China has supported nuclear sanctions against North Korea while also helping North Korea evade them.

Chinese intermediaries launder the income from North Korean hackers' cyberattacks, while Chinese ships transport sanctioned North Korean goods to Chinese ports.

Chinese companies assist North Korean workers, from cheap laborers to well-paid IT specialists, in finding jobs abroad. Beijing's art gallery can even boast North Korean artists working 12-hour days in its closely guarded complex, creating paintings depicting idyllic visions of life under communism, each sold for thousands of dollars.

According to international authorities, this is a growing mountain of evidence showing that Beijing is aiding impoverished North Korea in evading a wide range of international sanctions aimed at thwarting Pyongyang's nuclear weapons program, according to a review of United Nations reports and court proceedings and interviews with experts by the Associated Press.

"This is staggering," said Aaron Arnold, a former member of the UN commission on North Korea and an expert on sanctions at the Royal United Services Institute, about China's ties to sanctions evasion. "At this point, it's very hard to argue that it's not intentional."

China has had complicated relations with Pyongyang since the Korean War of 1950-53. While China is concerned about a nuclear threat on its doorstep, it does not want its neighbor's government to collapse, say experts. China views North Korea as a buffer against the United States, which maintains a significant military presence in South Korea.

Beijing has long claimed to enforce the sanctions it has supported since North Korea began testing nuclear weapons, and it vehemently rejects any suggestions to the contrary. "China fully and strictly implements (UN Security Council) resolutions," the Chinese ambassador said in a recent letter to the UN, adding that his country has "borne great losses" in doing so.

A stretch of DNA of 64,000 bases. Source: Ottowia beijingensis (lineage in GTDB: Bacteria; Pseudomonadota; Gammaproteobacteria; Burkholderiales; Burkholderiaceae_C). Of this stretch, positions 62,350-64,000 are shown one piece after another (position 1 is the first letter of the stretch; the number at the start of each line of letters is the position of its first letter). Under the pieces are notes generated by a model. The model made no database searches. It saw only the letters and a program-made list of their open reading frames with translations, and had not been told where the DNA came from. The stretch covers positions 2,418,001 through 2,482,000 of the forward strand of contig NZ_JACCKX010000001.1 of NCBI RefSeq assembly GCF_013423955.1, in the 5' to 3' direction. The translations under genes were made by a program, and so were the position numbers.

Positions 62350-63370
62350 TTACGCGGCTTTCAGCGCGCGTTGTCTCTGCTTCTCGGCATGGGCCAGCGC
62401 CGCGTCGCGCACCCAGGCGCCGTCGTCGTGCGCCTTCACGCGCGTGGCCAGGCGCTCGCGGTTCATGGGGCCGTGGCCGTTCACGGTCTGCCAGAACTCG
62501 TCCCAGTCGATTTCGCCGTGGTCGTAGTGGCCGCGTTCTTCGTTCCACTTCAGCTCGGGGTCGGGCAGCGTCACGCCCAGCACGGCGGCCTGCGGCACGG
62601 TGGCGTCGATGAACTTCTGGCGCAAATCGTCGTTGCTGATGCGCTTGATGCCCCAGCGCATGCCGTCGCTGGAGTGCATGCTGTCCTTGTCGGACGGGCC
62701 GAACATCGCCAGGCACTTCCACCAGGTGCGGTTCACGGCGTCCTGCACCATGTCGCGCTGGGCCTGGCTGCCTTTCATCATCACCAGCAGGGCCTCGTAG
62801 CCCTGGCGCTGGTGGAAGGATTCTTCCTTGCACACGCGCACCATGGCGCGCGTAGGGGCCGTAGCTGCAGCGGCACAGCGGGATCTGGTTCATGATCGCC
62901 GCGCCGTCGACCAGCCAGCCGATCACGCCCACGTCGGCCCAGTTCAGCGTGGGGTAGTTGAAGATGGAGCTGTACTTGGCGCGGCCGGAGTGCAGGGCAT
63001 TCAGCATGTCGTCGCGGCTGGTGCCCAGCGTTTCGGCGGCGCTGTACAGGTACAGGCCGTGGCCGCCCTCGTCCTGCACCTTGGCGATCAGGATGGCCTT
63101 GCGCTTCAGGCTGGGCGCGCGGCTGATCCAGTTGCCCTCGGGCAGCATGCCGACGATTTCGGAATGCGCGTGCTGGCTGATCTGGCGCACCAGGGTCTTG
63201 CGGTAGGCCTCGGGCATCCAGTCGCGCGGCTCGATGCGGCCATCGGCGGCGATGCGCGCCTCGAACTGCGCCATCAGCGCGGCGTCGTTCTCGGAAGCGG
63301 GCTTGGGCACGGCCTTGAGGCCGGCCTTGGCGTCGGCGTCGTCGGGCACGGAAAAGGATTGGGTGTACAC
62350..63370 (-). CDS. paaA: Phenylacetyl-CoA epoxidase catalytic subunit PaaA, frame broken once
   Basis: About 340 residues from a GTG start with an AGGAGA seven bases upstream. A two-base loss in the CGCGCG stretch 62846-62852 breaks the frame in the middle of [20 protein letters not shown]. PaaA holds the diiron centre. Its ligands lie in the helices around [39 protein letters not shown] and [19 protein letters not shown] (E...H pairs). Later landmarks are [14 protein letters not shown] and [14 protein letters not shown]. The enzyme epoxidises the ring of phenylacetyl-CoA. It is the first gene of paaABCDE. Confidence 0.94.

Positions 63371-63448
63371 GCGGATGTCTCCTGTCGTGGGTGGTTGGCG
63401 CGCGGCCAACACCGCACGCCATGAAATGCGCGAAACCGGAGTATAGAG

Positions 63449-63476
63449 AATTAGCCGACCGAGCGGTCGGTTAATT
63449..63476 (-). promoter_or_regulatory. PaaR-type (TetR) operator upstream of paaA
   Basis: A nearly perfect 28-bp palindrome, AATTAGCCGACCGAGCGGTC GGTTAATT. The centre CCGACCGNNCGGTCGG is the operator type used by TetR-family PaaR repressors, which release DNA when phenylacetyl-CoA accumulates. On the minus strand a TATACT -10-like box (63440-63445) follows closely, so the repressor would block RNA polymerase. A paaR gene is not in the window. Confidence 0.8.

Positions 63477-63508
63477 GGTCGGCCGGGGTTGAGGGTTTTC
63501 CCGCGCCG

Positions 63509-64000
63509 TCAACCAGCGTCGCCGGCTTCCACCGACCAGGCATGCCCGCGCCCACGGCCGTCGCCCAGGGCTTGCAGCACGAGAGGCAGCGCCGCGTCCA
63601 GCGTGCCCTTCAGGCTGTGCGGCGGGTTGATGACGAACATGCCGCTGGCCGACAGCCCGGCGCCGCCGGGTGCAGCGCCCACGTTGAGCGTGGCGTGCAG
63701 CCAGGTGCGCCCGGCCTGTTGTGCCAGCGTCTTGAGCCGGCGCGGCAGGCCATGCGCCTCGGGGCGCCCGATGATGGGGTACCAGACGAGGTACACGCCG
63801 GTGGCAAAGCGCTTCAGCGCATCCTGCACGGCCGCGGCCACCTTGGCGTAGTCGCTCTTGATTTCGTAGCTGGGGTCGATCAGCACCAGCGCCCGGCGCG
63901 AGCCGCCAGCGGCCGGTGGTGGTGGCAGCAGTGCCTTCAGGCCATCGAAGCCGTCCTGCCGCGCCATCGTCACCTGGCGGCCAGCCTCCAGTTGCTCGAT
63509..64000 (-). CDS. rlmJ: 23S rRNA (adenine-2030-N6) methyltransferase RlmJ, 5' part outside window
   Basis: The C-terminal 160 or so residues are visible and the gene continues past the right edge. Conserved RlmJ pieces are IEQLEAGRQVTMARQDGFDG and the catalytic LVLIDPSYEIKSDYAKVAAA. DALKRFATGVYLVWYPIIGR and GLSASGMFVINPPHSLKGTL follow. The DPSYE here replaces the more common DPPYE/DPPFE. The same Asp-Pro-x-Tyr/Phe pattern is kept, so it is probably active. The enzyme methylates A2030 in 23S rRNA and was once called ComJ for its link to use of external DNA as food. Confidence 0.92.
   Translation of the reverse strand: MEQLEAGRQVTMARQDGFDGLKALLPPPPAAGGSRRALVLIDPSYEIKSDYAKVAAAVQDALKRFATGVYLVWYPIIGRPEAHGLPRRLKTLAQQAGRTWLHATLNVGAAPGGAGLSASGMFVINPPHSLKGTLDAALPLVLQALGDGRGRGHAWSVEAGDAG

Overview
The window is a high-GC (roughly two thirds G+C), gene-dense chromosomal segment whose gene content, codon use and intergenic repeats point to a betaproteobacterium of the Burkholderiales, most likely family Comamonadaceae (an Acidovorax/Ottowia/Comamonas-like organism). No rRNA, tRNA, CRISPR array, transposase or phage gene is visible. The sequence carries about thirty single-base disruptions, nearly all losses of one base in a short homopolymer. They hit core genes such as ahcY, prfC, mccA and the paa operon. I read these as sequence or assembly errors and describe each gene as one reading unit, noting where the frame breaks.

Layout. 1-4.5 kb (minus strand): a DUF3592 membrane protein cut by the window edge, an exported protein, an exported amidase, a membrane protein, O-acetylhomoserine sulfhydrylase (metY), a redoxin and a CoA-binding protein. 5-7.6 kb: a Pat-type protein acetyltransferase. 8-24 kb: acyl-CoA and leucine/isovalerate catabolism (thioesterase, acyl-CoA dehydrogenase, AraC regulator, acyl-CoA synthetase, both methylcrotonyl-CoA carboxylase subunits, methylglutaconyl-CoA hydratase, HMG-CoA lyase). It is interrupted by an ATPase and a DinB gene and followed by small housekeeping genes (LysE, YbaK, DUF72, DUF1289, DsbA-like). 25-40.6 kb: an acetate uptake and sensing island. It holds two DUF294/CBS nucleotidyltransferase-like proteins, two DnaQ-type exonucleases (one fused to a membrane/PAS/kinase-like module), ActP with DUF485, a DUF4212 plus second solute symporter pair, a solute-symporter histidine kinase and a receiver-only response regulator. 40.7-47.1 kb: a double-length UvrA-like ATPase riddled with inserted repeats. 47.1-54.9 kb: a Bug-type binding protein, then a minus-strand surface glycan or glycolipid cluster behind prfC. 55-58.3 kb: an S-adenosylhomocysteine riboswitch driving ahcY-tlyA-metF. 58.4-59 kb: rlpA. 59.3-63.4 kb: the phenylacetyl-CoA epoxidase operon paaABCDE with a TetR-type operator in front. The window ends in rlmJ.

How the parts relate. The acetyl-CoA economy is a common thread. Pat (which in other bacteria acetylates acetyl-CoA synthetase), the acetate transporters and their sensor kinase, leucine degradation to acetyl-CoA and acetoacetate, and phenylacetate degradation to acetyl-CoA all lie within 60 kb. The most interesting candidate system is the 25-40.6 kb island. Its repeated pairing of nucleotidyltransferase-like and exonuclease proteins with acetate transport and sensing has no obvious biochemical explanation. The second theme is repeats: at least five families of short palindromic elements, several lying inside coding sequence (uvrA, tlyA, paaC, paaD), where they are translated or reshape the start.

But in recent years, Beijing has sought to weaken these very sanctions and last year vetoed new restrictions on Pyongyang after it conducted a nuclear test.

This summer, a senior Chinese Communist Party official provided a vivid example of China's ambivalence toward sanctions by standing and applauding alongside North Korean leader Kim Jong Un during a military parade in Pyongyang. Trucks carrying missiles capable of carrying nuclear weapons and other weapons that the regime should not have passed by the two men.

Russia's defense minister joined them, apparently as part of Moscow's efforts to strengthen ties with North Korea while also pushing for an invasion of Ukraine. The United States accused North Korea of supplying artillery shells and missiles to Russia, and new evidence suggests that Hamas militants likely fired North Korean weapons during an attack on Israel on October 7.

But while Russia and several other countries are accused of aiding North Korea in evading sanctions, according to court records and international reports, none of them have achieved as much success as China.

"China violates sanctions against North Korea that it voted for and claims won't work because it's afraid they'll work. And, furthermore, it claims it's not violating them," said Joshua Stanton, a human rights advocate and attorney who helped draft US sanctions against North Korea.

An AP review found that most individuals included in the US government's sanctions list against North Korea in recent years have ties to China. Many of them are North Koreans working for alleged Chinese front companies, while others are Chinese citizens who, according to US authorities, launder money or procure materials for North Korean weapons.

In addition to sanctions, criminal prosecutions in the United States against individuals and entities assisting the North Korean regime are often linked to China.

This is especially true in cases involving experienced North Korean hackers who experts believe have stolen over $3 billion in digital currency in recent years. This unexpected windfall coincided with the rapid growth of the country's missile and weapons program.

In an indictment earlier this year, a Chinese intermediary was accused of helping launder cryptocurrency stolen by top hackers of the regime into US dollars. A similar case was filed in 2020, in which two Chinese brokers were charged with laundering over $100 million in digital currency stolen by North Korea.

Such "over-the-counter" brokers allow North Korean hackers to bypass "know your customer" rules that regulate the activities of banks and other financial exchanges.

As records show, North Korea is heavily reliant on China's financial system and Chinese companies for obtaining prohibited technologies and goods, as well as acquiring US dollars and gaining access to the global financial system.